Pop culture obsessives writing for the pop culture obsessed.
Pop culture obsessives writing for the pop culture obsessed.

The Middle: "The Prom"

Illustration for article titled The Middle: "The Prom"

Tonight's episode felt like the distilled essence of The Middle. It normally pokes gentle fun at institutions while ending up in favor of them, yes, but “The Prom” went straight to the source and actually had a kinda cool, slightly irreverent reverend come in and dispense the proper wisdom to set things right. It's pretty much as square as it can possibly be, and yet it's got enough charm and humor that it's quite likeable.

There's also a surprising amount of continuity from the last couple of episodes, as each of the three plots relates directly to events in recent episodes. Last week's episode included Axl texting the wrong girl about the prom, and the his storyline tonight deals with the fallout from that once he discovers that he accidentally invited Weird Ashley out. Brick's friend makes a brief early appearance, joining Brick in putting on “shows” that initially delight, but quickly bore. Sue's plot reaches back a tiny bit further, dealing with her addition to the school news team and her attempts to parley that into being cool.

Axl's storyline is the most important of the episode, as his attempts to weasel out of going to the prom with an uncool girl are met with hostility by the parents. The Middle effectively and subtly conveys a lot here: the generation gap between the texting son and his “face-to-face” parents, as well as the way that people in close proximity can set up rigid lines of argumentation when a softer touch would might work better. Charlie McDermott is excellent as Axl tonight, using his cartoonish, over-the-top mannerisms to act as a metaphor for teenaged boys in general.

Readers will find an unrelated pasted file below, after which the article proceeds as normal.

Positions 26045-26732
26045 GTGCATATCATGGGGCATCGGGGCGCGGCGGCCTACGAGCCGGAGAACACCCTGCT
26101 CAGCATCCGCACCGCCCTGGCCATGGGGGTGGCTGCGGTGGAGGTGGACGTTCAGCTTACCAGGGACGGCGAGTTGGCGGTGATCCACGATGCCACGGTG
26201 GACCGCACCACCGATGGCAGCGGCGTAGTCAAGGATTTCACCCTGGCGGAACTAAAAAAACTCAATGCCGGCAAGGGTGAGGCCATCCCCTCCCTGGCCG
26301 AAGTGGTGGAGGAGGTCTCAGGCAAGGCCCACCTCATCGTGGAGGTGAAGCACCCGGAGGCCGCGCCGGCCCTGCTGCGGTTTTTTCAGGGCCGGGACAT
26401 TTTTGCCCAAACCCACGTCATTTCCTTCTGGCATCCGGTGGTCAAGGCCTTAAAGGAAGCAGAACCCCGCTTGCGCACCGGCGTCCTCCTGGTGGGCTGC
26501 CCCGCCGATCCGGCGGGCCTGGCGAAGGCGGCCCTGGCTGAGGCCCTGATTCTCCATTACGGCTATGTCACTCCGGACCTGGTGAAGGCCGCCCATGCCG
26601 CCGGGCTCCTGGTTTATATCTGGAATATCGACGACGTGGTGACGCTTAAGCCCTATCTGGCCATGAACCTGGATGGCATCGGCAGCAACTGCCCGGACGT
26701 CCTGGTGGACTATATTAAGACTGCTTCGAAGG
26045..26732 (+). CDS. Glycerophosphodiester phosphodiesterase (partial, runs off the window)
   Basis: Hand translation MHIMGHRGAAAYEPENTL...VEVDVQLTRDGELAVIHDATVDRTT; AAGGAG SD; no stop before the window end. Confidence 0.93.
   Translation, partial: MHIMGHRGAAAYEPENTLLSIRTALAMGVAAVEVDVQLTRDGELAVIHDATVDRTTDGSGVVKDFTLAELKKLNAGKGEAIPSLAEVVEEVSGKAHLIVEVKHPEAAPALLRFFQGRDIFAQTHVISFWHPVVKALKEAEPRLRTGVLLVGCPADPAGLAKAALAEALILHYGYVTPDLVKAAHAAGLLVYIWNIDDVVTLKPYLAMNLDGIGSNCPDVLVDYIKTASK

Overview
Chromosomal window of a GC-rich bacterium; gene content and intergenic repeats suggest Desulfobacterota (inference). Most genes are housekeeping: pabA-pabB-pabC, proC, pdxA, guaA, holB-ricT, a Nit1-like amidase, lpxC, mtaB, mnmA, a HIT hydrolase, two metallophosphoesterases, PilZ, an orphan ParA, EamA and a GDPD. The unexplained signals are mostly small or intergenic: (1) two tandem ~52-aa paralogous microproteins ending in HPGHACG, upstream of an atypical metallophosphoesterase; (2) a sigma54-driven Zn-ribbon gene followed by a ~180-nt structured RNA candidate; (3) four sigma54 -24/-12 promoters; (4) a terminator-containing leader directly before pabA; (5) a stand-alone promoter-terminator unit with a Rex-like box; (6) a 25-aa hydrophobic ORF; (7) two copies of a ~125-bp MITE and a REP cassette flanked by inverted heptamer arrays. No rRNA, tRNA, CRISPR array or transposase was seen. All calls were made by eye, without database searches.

I also generally liked Brick's incompetent shows. Hyperintelligent children on TV shows are often presented as adults-in-miniature (see: Lisa Simpson), so it was good to see his intelligence and his immaturity combining into something just wasn't good for his family to deal with. Sue's storyline was more trifling, but Eden Sher, as ever, sells it. “It would be nice to be able to sit down” is funny enough, but seeing her eat the pasta from her tray without ever setting it down? Golden.

The whole thing was resolved by the appearance of Reverend TimTom, who I had not seen before, but apparently has a history with Sue and perhaps the rest of the Hecks. Really, I should have hated this bit. I may not be firebreathing anymore, but I'm still an atheist. Instead, I found it charming and, well, I want to say quaint, but that has negative connotations I don't want to invoke. I like the idea of someone whose job, in practical terms, is to smooth out people's rough edges and interactions. He's a peacemaker. It helps that it always feels like the characters' problems are easy enough that an outside force can objectively dispense working advice, because otherwise, it would be a Reverend ex machina. It is, really, but it's one that makes a certain kind of logical sense given the premise of the show.

Stray Observations:

“How would you feel if dogs ran the planet?!?”

“I don't have face-to-face.”

“He'll be in a tux.” Mike threatens to tie Axl up and drag him to his prom date.”


“In high school, every day is judgment day.”

“You make allowances for family, Dad.”

“Mary wondered if he'd be okay, and Jesus turned out to be a super-nice guy.”

“But Jesus isn't in my lunch room.” “Or is he….?” If anyone is Jesus, it's Sue Heck. The endgame for The Middle is her dying for all of our sins. Hilariously.